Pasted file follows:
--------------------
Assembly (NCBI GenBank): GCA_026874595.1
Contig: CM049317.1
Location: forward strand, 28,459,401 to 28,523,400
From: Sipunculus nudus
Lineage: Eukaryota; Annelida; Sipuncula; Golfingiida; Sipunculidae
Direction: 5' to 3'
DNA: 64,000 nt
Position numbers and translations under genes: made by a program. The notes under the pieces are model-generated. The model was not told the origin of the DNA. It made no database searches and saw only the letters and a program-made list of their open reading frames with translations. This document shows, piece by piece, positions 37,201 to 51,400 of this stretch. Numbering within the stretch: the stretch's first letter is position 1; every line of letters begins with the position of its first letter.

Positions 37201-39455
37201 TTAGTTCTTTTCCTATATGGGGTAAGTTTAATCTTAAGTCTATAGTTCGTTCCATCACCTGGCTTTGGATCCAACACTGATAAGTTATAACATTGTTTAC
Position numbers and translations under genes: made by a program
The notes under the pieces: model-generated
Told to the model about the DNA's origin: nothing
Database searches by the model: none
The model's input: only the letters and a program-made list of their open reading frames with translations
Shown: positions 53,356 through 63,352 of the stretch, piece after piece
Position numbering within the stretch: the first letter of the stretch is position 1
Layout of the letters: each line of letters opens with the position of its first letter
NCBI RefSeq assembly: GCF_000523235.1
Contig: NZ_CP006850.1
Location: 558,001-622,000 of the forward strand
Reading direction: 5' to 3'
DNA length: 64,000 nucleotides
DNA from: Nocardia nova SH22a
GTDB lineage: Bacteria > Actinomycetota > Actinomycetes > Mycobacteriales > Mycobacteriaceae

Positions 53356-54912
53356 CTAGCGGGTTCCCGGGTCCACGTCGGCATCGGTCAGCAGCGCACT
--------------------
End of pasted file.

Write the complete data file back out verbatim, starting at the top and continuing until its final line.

Assembly (NCBI GenBank): GCA_026874595.1
Contig: CM049317.1
Location: forward strand, 28,459,401 to 28,523,400
From: Sipunculus nudus
Lineage: Eukaryota; Annelida; Sipuncula; Golfingiida; Sipunculidae
Direction: 5' to 3'
DNA: 64,000 nt
Position numbers and translations under genes: made by a program. The notes under the pieces are model-generated. The model was not told the origin of the DNA. It made no database searches and saw only the letters and a program-made list of their open reading frames with translations. This document shows, piece by piece, positions 37,201 to 51,400 of this stretch. Numbering within the stretch: the stretch's first letter is position 1; every line of letters begins with the position of its first letter.

Positions 37201-39455
37201 TTAGTTCTTTTCCTATATGGGGTAAGTTTAATCTTAAGTCTATAGTTCGTTCCATCACCTGGCTTTGGATCCAACACTGATAAGTTATAACATTGTTTAC
Position numbers and translations under genes: made by a program
The notes under the pieces: model-generated
Told to the model about the DNA's origin: nothing
Database searches by the model: none
The model's input: only the letters and a program-made list of their open reading frames with translations
Shown: positions 53,356 through 63,352 of the stretch, piece after piece
Position numbering within the stretch: the first letter of the stretch is position 1
Layout of the letters: each line of letters opens with the position of its first letter
NCBI RefSeq assembly: GCF_000523235.1
Contig: NZ_CP006850.1
Location: 558,001-622,000 of the forward strand
Reading direction: 5' to 3'
DNA length: 64,000 nucleotides
DNA from: Nocardia nova SH22a
GTDB lineage: Bacteria > Actinomycetota > Actinomycetes > Mycobacteriales > Mycobacteriaceae

Positions 53356-54912
53356 CTAGCGGGTTCCCGGGTCCACGTCGGCATCGGTCAGCAGCGCACT